MTN Nigeria joins the Ministry of Humanitarian Affairs, Disaster Management and Social Development of Nigeria and the world at large to celebrate the International Day of Persons with Disabilities (IDPWD). IDPWD was established by the United Nations in 1992 and has been observed on December 3, every year since inception.
Despite the disruption that ensued in 2020, this year is no exception. This year’s theme, “Not all Disabilities are Visible”, focuses on spreading awareness and understanding of unapparent disabilities that are frequently overlooked, such as mental illness, chronic pain, sight or hearing impairments, terminal illness, and neurological disorders, amongst others.
We are here again to raise awareness, drive inclusion and also, celebrate the resilience of persons living with disabilities. In order to truly make a difference on a day such as this, it is important for us to encourage conversations that can help people to understand how to participate and get communally involved in the cause.
To that end, here are five ways that you can support people living with disabilities:
Less than a decade ago, the World report on disability (WRD) was published by the World Bank and the World Health Organisation (WHO). Amongst other key findings, it was noted that children with disabilities are less likely to attend school than non-disabled children. In fact, less than 25% of children with disabilities attend school.
NGOs, charity organisations, and other multinationals have since made their resources available to People with Disabilities (PwD), thus providing more opportunities and platforms that can be leveraged in order to fill the gap.
MTN, through its MTN Foundation Disability Support Project, has continued to help persons with disabilities to attain the highest level of academic achievement. To date, over 1200 undergraduate scholarships have been awarded to students in public tertiary institutions under the MTNF Scholarship Scheme for Blind Students.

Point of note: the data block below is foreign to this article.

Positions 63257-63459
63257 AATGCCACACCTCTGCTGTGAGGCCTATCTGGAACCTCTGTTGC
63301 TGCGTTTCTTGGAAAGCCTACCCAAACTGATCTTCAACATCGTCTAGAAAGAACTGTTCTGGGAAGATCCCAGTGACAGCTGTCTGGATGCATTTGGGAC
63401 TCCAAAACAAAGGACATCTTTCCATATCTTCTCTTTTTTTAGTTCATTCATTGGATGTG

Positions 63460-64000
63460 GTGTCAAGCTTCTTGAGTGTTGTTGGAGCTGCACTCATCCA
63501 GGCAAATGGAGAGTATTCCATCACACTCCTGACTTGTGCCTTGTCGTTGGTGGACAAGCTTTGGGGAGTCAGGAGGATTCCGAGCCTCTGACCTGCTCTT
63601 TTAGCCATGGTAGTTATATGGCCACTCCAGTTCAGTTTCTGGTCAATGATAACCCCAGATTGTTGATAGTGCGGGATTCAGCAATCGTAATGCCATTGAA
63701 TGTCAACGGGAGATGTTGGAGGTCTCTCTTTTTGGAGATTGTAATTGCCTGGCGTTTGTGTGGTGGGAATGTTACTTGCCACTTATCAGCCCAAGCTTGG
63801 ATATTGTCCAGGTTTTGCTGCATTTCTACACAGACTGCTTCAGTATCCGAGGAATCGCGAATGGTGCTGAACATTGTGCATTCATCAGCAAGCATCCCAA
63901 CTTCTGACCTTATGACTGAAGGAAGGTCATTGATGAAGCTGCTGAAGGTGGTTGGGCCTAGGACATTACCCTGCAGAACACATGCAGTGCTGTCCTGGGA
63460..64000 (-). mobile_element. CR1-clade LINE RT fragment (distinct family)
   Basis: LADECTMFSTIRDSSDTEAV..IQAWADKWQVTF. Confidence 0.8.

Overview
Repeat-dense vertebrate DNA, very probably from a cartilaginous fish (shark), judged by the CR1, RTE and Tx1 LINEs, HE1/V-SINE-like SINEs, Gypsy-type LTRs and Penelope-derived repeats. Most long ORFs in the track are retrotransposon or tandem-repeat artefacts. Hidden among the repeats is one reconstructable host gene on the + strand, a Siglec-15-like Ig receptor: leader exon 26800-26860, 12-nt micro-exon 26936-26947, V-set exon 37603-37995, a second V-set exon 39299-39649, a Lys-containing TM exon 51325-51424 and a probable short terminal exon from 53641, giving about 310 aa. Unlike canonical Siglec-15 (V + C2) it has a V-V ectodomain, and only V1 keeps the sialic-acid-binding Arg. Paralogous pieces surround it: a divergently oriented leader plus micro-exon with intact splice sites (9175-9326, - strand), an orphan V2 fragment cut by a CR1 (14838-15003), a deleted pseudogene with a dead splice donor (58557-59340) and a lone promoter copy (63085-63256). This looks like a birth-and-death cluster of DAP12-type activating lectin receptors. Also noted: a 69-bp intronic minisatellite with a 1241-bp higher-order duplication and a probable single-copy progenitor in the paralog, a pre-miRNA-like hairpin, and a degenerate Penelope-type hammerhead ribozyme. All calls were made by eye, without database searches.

Youth Development Programmes
People with disabilities face barriers in accessing services like health, transportation and, in many cases, employment. Programs and workshops that help expose PwD to employment opportunities and entrepreneurial training can help them overcome barriers that hinder their ability to chase their dreams. An example of such programs is the MTN Youth Entrepreneurship Development Programme.
This project, which is implemented in partnership with the Bank of Industry (BOI), provides entrepreneurship skills training and small business loans to Alumni of the MTNF Scholarship Scheme for Blind Students. This has helped people with disabilities to push themselves beyond their perceived limitations in order to accomplish their goals and aspirations.
Disability Support Projects
Another major finding from the World Report on Disability is that people with disabilities experience increased dependency and restricted participation in their societies. People with disabilities that impair movements, such as a cripple, a visually impaired person or hearing-impaired person find it difficult to navigate everyday life and rely on assistance from family and friends.
Projects that help provide relief and mobility items, including braille machines, crutches, wheelchairs and elbow pads help people living with disabilities to be more independent and less restricted, are always encouraged. The MTN Disability Support Project helps in the provision of mobility aids and appliances that enhance the physical capabilities of PwD, which allows them to be more participative in society.
Tricycles, wheelchairs, laptops, and other digital tools have been distributed through the project. MTN’s Hearing Aid Support Project has also helped provide 1,500 hearing aids to hearing-impaired persons across the country.
Empathy and Compassion
People with disabilities are stigmatized, avoided or, in certain unapparent cases, are often ignored or overlooked. This makes many PwD to suffer a feeling of exclusion, unwantedness, and in many cases, hopelessness and despair. PwD should be treated with empathy and compassion, and with justice and equity in terms of opportunity provision and consideration.
This helps to fill the void that has been left vacant by a lack of communication and deliberation, and bridge the gap between PwD and every other member of the community.
Most importantly, awareness should continue to be raised on behalf of people living with unapparent disabilities, which are often overlooked and downplayed. For a long time, some people have had the stereotypical view of a disabled person as one who makes use of a wheelchair. This is despite the fact that disability is in fact an umbrella term, and there are at least one billion persons living with diverse disabilities.
The only way forward is to continue to open dialogue, and encourage conversations that bring these important issues to light, and help others to understand and volunteer their attention, interest, and resources to make this world a better, kinder, more inclusive place.